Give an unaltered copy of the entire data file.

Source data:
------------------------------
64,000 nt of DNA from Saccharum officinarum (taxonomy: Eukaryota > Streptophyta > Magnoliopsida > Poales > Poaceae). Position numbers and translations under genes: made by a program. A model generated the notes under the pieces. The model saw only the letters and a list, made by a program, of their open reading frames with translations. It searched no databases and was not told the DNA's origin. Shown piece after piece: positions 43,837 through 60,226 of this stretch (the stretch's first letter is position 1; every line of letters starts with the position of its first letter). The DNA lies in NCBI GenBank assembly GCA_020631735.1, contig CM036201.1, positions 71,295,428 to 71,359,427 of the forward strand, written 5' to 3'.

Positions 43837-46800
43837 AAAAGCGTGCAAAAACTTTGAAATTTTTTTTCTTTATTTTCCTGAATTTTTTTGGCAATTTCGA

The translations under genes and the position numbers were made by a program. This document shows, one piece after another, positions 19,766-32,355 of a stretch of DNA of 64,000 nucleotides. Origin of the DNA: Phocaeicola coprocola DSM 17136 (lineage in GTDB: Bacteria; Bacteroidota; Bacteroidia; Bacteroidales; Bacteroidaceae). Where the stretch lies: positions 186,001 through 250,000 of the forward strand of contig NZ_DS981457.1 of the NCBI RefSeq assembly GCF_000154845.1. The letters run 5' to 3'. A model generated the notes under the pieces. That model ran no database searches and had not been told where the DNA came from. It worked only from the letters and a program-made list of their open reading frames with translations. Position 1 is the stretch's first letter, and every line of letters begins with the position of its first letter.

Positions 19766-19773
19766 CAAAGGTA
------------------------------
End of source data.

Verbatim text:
64,000 nt of DNA from Saccharum officinarum (taxonomy: Eukaryota > Streptophyta > Magnoliopsida > Poales > Poaceae). Position numbers and translations under genes: made by a program. A model generated the notes under the pieces. The model saw only the letters and a list, made by a program, of their open reading frames with translations. It searched no databases and was not told the DNA's origin. Shown piece after piece: positions 43,837 through 60,226 of this stretch (the stretch's first letter is position 1; every line of letters starts with the position of its first letter). The DNA lies in NCBI GenBank assembly GCA_020631735.1, contig CM036201.1, positions 71,295,428 to 71,359,427 of the forward strand, written 5' to 3'.

Positions 43837-46800
43837 AAAAGCGTGCAAAAACTTTGAAATTTTTTTTCTTTATTTTCCTGAATTTTTTTGGCAATTTCGA

The translations under genes and the position numbers were made by a program. This document shows, one piece after another, positions 19,766-32,355 of a stretch of DNA of 64,000 nucleotides. Origin of the DNA: Phocaeicola coprocola DSM 17136 (lineage in GTDB: Bacteria; Bacteroidota; Bacteroidia; Bacteroidales; Bacteroidaceae). Where the stretch lies: positions 186,001 through 250,000 of the forward strand of contig NZ_DS981457.1 of the NCBI RefSeq assembly GCF_000154845.1. The letters run 5' to 3'. A model generated the notes under the pieces. That model ran no database searches and had not been told where the DNA came from. It worked only from the letters and a program-made list of their open reading frames with translations. Position 1 is the stretch's first letter, and every line of letters begins with the position of its first letter.

Positions 19766-19773
19766 CAAAGGTA